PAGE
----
Though the Lord alone knows the time of the end, He has identified red flags to which we are to take heed. In his farewell letter to Timothy, Paul spoke of indicators forewarning of the end. “For know this, that in the last days perilous times will come… (2 Timothy 3:1-7). We are living in such perilous times. The times in which we live are no more wicked than before the Noahic flood, or the idolatrous times that spelled the end of Israel and ushered in both the Assyrian and Babylonian captivity. The Lord’s reaction, however, to the evil at that time should awaken us to the fact that He is not mocked. He warned Israel what would happen if they continued in wickedness. They did, and what He said came to pass. The only difference between  the New Testament age and the Old Testament is that in the Old Testament the Lord’s promise and plan to send the Savior was still not fulfilled. So He spared a remnant, Judah, in the interest of His promise to send the Savior. Staying His hand now is His patience, His grace, His “longsuffering toward us, not willing that any should perish but that all should come to repentance” (1 Peter 3:13). Whether judgment or salvation, the Heavenly Father is true to His Word – always!

When the apostle Paul wrote to Timothy, His concern was neither political, societal, nor national. His concern was that the faithful not be deceived or led away from their eternal hope in Christ. Against Satan who tirelessly works  to lead God’s people into “misbelief, despair, and other great shame and vice,”  we have the promise of the Father that He  “will avenge His own elect who cry out day and night to Him” (Luke 18:7). He will “avenge them speedily” (v.8) who are tempted, tried and persecuted in the last times of this present evil world. We have the comforting promise of Jesus  that “no one will be able to snatch them [those who believe in Him] out of My Father’s hand” (John 10:29). But note carefully that this promise and comfort are  spoken to the benefit of those of whom Jesus said , “My sheep hear My voice, and I know them, and they follow Me” (John 10:27).  Children of God against whom Satan generates continuing fierce opposition are instructed: “For a little while, and He [The Lord] Who is coming will come and will not tarry. Now the just shall live by faith; but if anyone draws back, My soul has no pleasure in him” (Hebrews 10:37-38).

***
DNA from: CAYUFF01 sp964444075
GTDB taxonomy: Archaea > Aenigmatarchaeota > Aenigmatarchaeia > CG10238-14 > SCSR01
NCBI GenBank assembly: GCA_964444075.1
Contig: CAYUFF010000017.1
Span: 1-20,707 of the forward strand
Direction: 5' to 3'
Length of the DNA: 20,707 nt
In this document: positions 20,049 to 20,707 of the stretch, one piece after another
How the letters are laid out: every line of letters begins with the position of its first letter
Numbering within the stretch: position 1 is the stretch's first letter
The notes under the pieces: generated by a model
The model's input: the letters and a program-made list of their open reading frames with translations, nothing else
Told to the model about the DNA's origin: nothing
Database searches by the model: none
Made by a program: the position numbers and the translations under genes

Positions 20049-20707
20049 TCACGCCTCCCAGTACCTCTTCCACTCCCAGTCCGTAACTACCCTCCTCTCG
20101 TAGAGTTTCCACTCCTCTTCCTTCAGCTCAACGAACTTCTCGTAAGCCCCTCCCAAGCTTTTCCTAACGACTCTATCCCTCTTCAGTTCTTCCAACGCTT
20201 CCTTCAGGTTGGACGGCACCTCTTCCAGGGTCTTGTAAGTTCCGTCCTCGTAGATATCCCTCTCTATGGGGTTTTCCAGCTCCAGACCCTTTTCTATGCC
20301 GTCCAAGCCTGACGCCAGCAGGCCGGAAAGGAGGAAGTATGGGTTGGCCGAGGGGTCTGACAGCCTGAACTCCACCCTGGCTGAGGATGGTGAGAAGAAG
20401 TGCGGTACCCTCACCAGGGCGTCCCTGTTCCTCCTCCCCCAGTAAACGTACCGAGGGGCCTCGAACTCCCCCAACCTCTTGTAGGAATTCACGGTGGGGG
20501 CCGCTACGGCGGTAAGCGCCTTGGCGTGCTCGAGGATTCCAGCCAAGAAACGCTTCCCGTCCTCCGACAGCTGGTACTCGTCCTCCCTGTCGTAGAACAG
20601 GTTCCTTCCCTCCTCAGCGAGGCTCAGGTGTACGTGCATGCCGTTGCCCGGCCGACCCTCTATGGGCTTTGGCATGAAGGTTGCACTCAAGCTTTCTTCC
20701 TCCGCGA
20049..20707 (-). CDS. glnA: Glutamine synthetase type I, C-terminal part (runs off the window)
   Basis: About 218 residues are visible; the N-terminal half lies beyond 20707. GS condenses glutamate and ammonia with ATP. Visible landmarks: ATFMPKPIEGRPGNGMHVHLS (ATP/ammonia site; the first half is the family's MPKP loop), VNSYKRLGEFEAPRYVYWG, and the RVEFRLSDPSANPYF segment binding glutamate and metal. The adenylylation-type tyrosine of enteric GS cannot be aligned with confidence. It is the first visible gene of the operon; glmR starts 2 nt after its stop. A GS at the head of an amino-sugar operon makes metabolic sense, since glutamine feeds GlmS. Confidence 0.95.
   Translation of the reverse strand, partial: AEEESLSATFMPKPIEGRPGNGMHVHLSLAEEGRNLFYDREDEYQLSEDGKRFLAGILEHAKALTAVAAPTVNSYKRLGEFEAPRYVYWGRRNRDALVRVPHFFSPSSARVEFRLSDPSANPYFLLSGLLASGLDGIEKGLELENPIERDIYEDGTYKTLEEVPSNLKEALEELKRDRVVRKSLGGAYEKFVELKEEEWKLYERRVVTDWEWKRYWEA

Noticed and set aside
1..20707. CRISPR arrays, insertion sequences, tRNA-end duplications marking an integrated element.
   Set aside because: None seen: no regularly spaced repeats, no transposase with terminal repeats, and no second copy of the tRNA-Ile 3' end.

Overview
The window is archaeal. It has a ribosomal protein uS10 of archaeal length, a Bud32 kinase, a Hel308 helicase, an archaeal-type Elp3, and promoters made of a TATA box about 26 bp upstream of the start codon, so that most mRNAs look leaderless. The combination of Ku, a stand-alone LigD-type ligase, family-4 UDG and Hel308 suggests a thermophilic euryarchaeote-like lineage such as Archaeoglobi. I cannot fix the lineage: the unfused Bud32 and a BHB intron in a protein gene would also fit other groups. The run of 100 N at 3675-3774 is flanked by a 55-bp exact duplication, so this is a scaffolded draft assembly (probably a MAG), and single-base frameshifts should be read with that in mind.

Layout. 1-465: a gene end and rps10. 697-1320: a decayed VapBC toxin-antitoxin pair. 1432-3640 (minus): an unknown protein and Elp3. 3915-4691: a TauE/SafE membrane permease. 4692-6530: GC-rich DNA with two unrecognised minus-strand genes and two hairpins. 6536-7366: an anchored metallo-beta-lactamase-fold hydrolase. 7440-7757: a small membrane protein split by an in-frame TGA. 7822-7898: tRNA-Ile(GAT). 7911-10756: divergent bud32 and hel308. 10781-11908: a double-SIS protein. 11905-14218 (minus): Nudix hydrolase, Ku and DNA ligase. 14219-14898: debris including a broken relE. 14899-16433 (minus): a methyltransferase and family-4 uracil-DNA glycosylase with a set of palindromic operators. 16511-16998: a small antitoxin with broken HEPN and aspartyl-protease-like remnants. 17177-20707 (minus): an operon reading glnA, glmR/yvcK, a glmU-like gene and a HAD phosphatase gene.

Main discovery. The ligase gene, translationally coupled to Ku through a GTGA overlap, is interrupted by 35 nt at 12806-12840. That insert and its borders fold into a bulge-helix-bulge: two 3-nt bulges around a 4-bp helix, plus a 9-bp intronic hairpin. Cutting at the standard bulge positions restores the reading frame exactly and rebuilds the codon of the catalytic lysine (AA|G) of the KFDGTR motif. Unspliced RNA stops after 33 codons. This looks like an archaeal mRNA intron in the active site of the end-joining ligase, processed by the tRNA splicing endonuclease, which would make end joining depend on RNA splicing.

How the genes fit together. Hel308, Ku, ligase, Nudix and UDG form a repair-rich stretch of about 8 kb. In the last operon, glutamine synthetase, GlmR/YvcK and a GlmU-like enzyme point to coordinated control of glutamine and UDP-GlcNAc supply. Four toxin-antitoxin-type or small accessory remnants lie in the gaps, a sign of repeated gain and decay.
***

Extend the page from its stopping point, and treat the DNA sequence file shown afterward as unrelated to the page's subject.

The Word of God is the sword of the Spirit. Stand therefore in the Word and pray. The Lord hears all who pray for help to overcome the enemies that oppose, oppress, and  deceive them. He will receive to eternal glory all who call upon His name.  Satan is a loser, but he will not give up. Child of God, do not through neglect, indifference, over-confidence, or spiritual lethargy become a statistic on the wrong side of the final ledger. Through growth in the Word and faithful exercise in the Word be a “Yes” to Jesus’ question: “When the Son of Man comes, will He really find faith on the earth” (Luke 18:8)?

By divine reckoning, we are in the last times. The point is proven repeatedly. Recently (10/2019) Pew Research  reported, “In U.S., Decline of Christianity Continues at Rapid Pace.” Church attendance has declined at a rapid rate. Heathenism, atheism, and “nones” (those who claim no religion) are on the rise. The poll is not infallible. It does not address the subject of our concern, but it does raise flags. The attacks on Christianity on one hand, and the watering down of it on the other are such flags. The essence of Christianity is not, “Look what I have done or can do.”  Christianity is not about personal feeling. Christ’s person and His atonement are the foundation of the Christian faith. Christianity is the proclamation of the Law and Gospel, and of forgiveness of sins and reconciliation with the Father through faith in Christ alone. The essence of the Christian faith and life is the message: Christ has lived, died, and risen again for me. Through faith in Him alone I have eternal life.

God’s Word will endure; it will not pass away. However, when we consider the cause of the decline of Christianity, perhaps that much of the Christian Church has abandoned the first principles of faith and no longer focuses on Jesus Christ as the Savior from sin and Giver of eternal life—perhaps these are the largest contributors.